I displaced a lot of union workers, as a paginator -- electronically laying out newspages; scanning, importing and sizing the photos (and even going out, digital camera in hand, to get the shot myself if there was nobody presently available in the photographer's pool), and proofreading the pages of other paginators, who were charged with producing (weekend and Monday) sections as well.

Computers here are shaking up the legal industry: this document review work used to be the domain of young associates internally at the firms, where now they can contract out.

I didn't get paid OT either -- because my last agency was headquartered in Florida and this is professional work, it was straight pay for 40 through 48 hours. But for me, it paid to work it.

The freedom of choice in employment this way reminds me of Lochner: let me work the longer hours, when I can, and pick up as much knowledge as possible in the shorter quarters. You never know when what you know will pay off, and a little independence can never be short changed.

Friday, August 7

Have You Been Half Asleep?

And have you heard voices?
I've heard them calling my name
Is this the sweet sound
that called the young sailors?
The voice might be one in the same...

I've heard it too many times to ignore it.
It's something that I'm supposed to be.
Someday we'll find it...
the rainbow connection
The lovers, the dreamers and me
~Paul Williams and Kenny Ascher.

Those darn Republicans.
Toss them a softball question about hearing voices from God... and nobody thinks to break out in song...

Creativity deficit really.

Monday, August 3

"It's Like a Full Moon..."

muttered Scott Walker's campaign manager, Rick Wiley.

Turns out,
unlike much of the conformist population of Republican Wisconsin -- trained to remain silent, even on those policies they disagree with -- the twentysomething citizens in New Hampshire are speaking out, putting their passions on display as they question whether a bought-and-sold politician* is really the best option for leading America into the future.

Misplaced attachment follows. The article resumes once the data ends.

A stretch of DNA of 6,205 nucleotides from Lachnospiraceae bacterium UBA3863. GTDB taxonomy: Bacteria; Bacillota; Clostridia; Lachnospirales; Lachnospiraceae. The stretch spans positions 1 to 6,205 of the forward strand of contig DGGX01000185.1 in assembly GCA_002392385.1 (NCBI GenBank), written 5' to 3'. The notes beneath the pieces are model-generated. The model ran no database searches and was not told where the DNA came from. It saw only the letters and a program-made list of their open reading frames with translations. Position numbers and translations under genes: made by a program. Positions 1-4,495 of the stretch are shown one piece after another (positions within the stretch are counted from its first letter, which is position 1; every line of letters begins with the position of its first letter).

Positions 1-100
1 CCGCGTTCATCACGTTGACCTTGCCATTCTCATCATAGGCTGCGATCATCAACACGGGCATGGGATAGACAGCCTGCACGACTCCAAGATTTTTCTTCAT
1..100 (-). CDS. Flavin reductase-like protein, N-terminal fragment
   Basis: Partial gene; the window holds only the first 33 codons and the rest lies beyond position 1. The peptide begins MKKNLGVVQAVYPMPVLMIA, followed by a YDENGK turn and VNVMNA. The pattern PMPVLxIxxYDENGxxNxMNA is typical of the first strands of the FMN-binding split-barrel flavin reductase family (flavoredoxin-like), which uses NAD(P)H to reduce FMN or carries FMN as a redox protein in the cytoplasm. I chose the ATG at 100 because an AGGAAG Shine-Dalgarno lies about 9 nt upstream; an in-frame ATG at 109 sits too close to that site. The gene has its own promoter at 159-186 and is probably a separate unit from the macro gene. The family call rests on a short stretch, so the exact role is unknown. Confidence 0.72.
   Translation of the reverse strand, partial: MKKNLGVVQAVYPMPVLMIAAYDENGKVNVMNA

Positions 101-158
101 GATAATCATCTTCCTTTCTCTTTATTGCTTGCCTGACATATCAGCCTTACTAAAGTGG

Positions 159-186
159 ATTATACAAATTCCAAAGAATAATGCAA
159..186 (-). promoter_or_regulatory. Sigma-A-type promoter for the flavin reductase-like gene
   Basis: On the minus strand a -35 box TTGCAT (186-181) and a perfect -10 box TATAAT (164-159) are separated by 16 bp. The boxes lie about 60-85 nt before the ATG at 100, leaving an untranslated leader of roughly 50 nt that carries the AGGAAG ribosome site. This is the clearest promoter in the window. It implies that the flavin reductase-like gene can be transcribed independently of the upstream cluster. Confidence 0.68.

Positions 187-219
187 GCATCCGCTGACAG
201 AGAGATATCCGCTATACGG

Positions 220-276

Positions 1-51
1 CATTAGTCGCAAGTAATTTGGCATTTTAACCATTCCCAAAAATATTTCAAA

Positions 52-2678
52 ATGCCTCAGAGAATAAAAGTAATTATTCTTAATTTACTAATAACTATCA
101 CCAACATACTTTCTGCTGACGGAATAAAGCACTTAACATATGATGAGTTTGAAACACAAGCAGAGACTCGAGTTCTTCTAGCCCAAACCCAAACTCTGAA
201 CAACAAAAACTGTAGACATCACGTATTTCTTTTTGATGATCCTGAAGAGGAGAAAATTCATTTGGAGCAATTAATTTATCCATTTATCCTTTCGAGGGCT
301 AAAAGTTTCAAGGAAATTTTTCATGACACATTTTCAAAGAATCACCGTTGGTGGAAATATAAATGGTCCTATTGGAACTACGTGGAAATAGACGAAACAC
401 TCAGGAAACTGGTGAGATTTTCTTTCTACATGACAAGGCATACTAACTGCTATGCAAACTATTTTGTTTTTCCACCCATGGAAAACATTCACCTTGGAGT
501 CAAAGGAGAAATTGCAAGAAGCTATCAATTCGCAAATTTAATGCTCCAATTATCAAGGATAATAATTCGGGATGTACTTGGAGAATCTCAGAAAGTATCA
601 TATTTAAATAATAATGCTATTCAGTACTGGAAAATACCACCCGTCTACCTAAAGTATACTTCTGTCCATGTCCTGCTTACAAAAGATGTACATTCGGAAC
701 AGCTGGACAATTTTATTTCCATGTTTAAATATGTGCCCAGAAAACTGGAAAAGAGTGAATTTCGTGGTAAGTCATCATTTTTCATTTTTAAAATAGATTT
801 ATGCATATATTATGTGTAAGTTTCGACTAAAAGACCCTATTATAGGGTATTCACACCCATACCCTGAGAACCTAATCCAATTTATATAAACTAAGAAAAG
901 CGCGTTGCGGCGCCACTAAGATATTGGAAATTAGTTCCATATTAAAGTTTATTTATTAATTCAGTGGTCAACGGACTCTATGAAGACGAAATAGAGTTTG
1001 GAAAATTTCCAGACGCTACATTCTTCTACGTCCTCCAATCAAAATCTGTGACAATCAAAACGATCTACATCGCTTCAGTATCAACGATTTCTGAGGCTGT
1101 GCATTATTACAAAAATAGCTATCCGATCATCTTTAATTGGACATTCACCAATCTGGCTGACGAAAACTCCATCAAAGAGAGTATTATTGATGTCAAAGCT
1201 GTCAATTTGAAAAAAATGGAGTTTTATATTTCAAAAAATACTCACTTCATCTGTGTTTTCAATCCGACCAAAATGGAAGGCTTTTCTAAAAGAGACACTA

Good work, kids!
Keep it up...


* Independent thinkers cannot be bought.
When they are, the independence generally ceases, in my humble observation, and one often becomes a toady, giving The Man what he thinks he paid for... 

Many older people have made this Faustian bargain, many workers, in the legal field especially, whose thinking "follows the money".  That empowers men like the Koch brothers, and plenty  of other monied corporations.

Many millenials are "people pleasers", this is true...
But not all.  And again, they really do have the numbers -- even in the minority -- to create Real Change in our country.  Unlike their parents, the Boomers, this generation still has time to get it right. (as Bob Seger might sing...)

Roll, roll away... I'm gonna roll me away tonight.
Gotta keep rollin', gotta keep ridin', keep searchin' till I find what's right...
And as the sunset faded I spoke to the faintest first starlight...
And I said, Next time...
Next time, we'll get it right!

Tuesday, July 28

Boom !

If we are to make a lasting impact on how female Marines see themselves and are perceived by others, we must demand more from them right from the start.

High standards for performance should never be gender-normed and, barring physiological differences, concrete evidence shows that women can perform to the same standards as their counterparts if it is demanded of them.
The key to success was establishing the firm expectation that change was both possible and necessary to improve the credibility of our female recruits- come-new-Marines. Once the drill instructors, coaches, and primary marksmanship instructors began to see success, the movement became contagious. For the first time in history, female recruits are competitive with their male counterparts on the rifle range, proving it is not an insult to “shoot like a girl”.

However, for lasting improvement across all of the testable categories to be realized, the Institution must be willing to critically examine the environment in which Marines are made and implement radical changes.
High standards should be demanded of all recruits and Marines in order to eliminate performance and conduct double standards and drive the Marine Corps towards a true meritocracy. The continued passive acceptance of diminished standards for females simply because we assume they are less capable of achieving high standards is contrary to our very ethos and is corrosive to our character as an elite fighting force. 
If you only read one news article today, read this.
"I'm just a gurl... in the world.
That's all that you'll let me be!"

~ No Doubt.

Friday, July 24